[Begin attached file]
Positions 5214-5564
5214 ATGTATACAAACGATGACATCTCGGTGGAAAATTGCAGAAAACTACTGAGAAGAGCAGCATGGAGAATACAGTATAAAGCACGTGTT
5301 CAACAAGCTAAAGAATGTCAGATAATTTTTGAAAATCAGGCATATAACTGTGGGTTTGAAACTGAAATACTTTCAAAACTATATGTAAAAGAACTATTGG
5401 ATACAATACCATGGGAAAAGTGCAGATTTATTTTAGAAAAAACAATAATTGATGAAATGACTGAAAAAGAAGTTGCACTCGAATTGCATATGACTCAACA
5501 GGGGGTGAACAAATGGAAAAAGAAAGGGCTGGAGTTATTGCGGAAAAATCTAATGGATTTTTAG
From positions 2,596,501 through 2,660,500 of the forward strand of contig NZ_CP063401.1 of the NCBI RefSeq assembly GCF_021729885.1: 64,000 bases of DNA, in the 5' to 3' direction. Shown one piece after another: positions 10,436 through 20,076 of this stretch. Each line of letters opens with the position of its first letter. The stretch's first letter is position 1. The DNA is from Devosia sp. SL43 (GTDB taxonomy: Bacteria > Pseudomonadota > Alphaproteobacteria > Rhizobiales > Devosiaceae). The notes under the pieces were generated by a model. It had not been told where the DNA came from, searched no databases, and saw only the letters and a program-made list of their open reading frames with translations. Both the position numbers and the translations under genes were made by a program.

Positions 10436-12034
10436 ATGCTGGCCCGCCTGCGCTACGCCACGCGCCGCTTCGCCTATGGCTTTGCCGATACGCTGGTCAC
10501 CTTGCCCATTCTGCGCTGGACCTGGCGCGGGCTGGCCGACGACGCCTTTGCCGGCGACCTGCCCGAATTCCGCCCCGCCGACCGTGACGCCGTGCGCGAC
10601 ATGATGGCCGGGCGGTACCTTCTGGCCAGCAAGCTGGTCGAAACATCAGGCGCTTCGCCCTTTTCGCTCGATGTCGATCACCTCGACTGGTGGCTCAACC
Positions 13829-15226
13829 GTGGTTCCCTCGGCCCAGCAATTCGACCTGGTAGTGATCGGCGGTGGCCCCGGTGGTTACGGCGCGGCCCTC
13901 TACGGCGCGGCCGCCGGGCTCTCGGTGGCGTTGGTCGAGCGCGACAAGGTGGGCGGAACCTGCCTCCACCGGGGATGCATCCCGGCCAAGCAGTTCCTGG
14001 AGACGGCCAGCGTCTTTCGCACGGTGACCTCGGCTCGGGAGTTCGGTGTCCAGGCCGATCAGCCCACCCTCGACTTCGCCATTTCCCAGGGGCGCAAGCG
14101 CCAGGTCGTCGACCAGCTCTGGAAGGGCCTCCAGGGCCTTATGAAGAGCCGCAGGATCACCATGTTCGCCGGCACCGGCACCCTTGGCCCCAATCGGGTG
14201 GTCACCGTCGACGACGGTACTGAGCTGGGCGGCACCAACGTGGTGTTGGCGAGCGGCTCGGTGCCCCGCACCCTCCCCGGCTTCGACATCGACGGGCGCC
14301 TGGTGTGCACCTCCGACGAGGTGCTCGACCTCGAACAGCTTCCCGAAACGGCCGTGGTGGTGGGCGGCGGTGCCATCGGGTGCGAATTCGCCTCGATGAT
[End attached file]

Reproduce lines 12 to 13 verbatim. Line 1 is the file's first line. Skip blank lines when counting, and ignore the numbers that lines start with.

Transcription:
13829 GTGGTTCCCTCGGCCCAGCAATTCGACCTGGTAGTGATCGGCGGTGGCCCCGGTGGTTACGGCGCGGCCCTC
13901 TACGGCGCGGCCGCCGGGCTCTCGGTGGCGTTGGTCGAGCGCGACAAGGTGGGCGGAACCTGCCTCCACCGGGGATGCATCCCGGCCAAGCAGTTCCTGG